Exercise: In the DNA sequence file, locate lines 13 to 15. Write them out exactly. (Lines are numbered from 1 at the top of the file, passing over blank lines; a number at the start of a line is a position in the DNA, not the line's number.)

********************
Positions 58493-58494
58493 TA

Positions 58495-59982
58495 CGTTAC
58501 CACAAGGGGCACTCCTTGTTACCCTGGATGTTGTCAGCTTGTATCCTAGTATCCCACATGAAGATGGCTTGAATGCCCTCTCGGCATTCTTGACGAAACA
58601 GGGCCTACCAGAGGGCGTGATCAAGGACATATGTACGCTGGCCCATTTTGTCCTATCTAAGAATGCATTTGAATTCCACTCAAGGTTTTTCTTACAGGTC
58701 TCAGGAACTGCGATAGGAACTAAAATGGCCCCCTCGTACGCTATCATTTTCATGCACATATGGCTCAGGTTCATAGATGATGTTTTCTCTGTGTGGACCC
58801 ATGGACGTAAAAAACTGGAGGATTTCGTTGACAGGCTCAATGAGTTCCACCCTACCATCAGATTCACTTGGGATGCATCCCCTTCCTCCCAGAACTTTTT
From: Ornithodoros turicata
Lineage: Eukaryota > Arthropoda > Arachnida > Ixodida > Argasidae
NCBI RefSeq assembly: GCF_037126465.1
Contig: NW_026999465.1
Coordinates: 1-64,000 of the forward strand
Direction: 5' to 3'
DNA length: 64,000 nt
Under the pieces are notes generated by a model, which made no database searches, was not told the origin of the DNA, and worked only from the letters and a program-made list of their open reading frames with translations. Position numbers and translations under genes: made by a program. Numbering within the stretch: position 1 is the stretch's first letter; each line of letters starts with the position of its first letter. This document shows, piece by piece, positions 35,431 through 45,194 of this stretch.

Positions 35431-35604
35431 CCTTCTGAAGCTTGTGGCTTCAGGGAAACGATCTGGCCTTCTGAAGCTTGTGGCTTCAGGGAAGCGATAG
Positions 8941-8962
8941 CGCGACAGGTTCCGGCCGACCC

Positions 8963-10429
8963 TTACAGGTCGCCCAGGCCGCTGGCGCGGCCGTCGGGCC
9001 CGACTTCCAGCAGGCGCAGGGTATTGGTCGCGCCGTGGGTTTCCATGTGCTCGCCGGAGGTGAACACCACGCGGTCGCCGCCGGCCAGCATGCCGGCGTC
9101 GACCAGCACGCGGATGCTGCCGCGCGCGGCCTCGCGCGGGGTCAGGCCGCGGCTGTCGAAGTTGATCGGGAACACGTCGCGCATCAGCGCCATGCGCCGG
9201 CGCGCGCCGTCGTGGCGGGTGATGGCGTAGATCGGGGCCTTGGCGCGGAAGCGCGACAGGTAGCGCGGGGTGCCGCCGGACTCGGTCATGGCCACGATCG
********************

Coordinates: 1-64,000 of the forward strand
Direction: 5' to 3'
DNA length: 64,000 nt